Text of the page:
On defense, Jaylon Ferguson looks like a raw product. He entered the game in the 3rd quarter and was immediately targeted in coverage on a tight end who ran open. Ferguson is strong, set the NCAA record for sacks, but technique to succeed at this level is going to be a work in progress.
One of the undrafted rookies creating buzz of late is slot receiver Sean Modster. Mainly because he is going to draw Wes Welker comparisons for all the wrong reasons. He’s a small, tough, white dude. So, he must be Wes Welker. The Ravens have kept one UDFA each year for the last 16 years. If getting speed on the field is the goal given Jackson, and the drafting of Hollywood Brown and Justice Hill, expect Modster to get a healthy look in the coming weeks. He did catch all three of his targets for 17 yards.
We got our first look at new coordinators in this matchup. Greg Roman working the offense from up in the booth. Chris Horton on special teams who wasn’t pleased with his unit allowing a would-be TD on a first quarter kickoff, called back for holding.
Another thing we got our first look at is the challenge flag for pass interference. Coaches are going to it early to see how the booth is going to call it. Everything is exaggerated in preseason but consider that you still have to use your challenges wisely. I’d expect once the regular season comes that the challenge flags will only come if it is a game changing call. Something resulting in a score, a ball placed on the 1-yard line, or a crucial call in a close game.
Cyrus Jones isn’t guaranteed a spot on the team, but he’s one of the safer bets among the bubble players and maybe locked it in. Jones picked up a pick six in the 3rd quarter, making the game 26-0. Given that he is one of the team’s punt returners, a position the Ravens typically have to audition heavily for, Jones’ spot on the team is likely safe. Especially if he keeps making plays deeper into the preseason, and if he shows some quality reps against some better receivers and quarterbacks.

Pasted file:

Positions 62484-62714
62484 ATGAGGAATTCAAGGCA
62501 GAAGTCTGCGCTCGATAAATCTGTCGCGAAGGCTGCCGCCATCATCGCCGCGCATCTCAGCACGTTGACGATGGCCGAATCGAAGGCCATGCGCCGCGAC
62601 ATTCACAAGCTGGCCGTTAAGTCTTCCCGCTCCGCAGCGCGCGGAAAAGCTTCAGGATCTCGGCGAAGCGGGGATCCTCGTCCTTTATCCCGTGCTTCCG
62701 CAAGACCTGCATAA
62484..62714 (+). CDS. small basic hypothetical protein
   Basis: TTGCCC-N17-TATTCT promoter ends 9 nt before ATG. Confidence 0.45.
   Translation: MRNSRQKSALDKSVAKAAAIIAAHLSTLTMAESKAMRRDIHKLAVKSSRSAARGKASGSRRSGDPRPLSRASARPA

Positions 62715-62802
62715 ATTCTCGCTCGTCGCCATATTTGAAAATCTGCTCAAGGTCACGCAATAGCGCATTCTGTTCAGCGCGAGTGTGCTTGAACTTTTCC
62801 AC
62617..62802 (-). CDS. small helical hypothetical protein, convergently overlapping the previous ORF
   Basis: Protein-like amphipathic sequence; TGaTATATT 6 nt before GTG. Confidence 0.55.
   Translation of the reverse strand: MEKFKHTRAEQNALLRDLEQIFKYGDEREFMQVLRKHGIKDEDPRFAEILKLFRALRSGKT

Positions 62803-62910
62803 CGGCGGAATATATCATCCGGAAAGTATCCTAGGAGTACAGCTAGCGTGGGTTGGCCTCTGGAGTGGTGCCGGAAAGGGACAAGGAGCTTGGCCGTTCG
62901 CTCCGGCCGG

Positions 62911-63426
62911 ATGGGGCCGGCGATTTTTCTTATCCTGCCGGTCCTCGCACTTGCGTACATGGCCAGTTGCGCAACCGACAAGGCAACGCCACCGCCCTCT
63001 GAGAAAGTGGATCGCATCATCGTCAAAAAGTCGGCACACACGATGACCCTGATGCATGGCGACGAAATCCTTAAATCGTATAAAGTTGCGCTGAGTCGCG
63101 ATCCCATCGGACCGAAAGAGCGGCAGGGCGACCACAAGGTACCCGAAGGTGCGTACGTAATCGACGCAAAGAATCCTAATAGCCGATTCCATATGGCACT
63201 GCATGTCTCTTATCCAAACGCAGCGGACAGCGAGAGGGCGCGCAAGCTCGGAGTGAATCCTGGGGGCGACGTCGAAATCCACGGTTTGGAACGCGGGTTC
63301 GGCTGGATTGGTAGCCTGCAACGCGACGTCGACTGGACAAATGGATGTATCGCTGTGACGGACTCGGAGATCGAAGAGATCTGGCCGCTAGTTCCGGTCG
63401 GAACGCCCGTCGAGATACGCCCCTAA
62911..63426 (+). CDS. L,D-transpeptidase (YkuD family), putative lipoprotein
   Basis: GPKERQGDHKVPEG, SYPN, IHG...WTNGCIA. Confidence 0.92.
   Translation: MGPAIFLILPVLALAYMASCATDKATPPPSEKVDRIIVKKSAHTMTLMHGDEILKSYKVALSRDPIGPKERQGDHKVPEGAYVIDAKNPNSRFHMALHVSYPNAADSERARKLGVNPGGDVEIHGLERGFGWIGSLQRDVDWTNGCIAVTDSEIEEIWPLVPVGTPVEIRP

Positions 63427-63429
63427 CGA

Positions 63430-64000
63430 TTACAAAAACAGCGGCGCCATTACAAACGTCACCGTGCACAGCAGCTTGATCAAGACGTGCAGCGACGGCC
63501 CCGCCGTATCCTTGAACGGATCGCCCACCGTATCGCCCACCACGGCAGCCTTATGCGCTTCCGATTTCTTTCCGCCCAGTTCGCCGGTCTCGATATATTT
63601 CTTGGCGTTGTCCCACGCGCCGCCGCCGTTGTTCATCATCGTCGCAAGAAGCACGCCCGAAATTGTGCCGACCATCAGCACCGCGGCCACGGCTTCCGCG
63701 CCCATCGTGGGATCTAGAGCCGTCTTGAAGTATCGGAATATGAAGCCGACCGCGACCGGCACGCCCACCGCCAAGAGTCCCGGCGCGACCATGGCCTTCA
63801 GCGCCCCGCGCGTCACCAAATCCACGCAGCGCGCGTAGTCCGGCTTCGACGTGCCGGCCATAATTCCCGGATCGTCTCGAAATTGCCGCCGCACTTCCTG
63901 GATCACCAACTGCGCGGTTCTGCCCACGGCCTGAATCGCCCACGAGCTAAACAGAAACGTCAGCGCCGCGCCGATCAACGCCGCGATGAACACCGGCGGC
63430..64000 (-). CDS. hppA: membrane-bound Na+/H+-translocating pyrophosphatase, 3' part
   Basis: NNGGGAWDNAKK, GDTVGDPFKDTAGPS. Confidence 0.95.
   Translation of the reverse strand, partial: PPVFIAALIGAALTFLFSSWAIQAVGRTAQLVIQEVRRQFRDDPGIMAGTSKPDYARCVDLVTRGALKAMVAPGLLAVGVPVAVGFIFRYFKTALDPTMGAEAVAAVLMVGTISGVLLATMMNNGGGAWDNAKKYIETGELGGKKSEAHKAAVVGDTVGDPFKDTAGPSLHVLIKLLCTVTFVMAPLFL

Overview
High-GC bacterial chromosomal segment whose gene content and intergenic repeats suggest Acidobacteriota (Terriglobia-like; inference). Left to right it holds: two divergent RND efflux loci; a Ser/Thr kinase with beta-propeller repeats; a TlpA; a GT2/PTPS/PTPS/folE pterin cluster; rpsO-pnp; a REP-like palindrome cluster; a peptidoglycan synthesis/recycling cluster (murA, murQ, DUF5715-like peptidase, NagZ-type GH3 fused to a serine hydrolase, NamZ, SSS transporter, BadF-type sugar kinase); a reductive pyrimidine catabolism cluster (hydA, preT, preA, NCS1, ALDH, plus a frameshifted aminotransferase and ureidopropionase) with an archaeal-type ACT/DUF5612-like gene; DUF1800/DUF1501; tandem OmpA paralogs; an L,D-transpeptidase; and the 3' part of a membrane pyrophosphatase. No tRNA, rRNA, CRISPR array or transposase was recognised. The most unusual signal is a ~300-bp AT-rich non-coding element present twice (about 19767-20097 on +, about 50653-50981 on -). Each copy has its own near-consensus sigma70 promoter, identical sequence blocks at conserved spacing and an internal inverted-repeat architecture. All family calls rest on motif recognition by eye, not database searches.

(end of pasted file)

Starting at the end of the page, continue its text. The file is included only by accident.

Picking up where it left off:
Vedvik capped off the Ravens 14th straight preseason win with another FG, making the final score 29-0. Vedvik is a unique player, appearing in a small sample size to be an elite kicker and punter. Two roster spots occupied by one guy, allows you in theory to employ an extra player. Some think Vedvik has trade value, but I’m curious because teams know the Ravens won’t keep him. How many teams are going to just wait to try to sign him when cuts come and he’s ultimately one of the Ravens cuts? While we have been lucky in Baltimore when it comes to kickers, kickers are often like closers in baseball. Sometimes a switch flips and they can’t kick/close anymore. What is the trade value for a kicker? I don’t want to be the you know what in the punch bowl, but if a two roster spot player gets hurt, now you have to cut another guy to fill the kicker and punter spots with traditional guys. I just hope he does awesome for three more games, and earns a nice, year overdue shot at a regular season gig with a team, preferably in the NFC where he’s less likely to stick it to the Ravens.
End of the night, the offense under Jackson scored points on two of his three drives. The defense was aggressive all night and didn’t let Jacksonville cross the 50-yard line. But the most reassuring thing is that the Ravens put this game behind them injury free. A win, even a meaningless one, feels better than a loss. Lots of questions still to be answered, and the Ravens have three more games to sort it all out before the tough decisions need to be made.
Next Thursday, the Ravens stay home to host the Green Bay Packers at 7:30pm.
Mike was born on the Eastern Shore, raised in Finksburg, and currently resides in Parkville. In 2009, Mike graduated from the Broadcasting Institute of Maryland. Mike became a Baltimore City Fire Fighter in late 2010. Mike has appeared as a guest on Q1370, and FOX45. Now a Sr. Ravens Analyst for BSL, he can be reached at [email protected]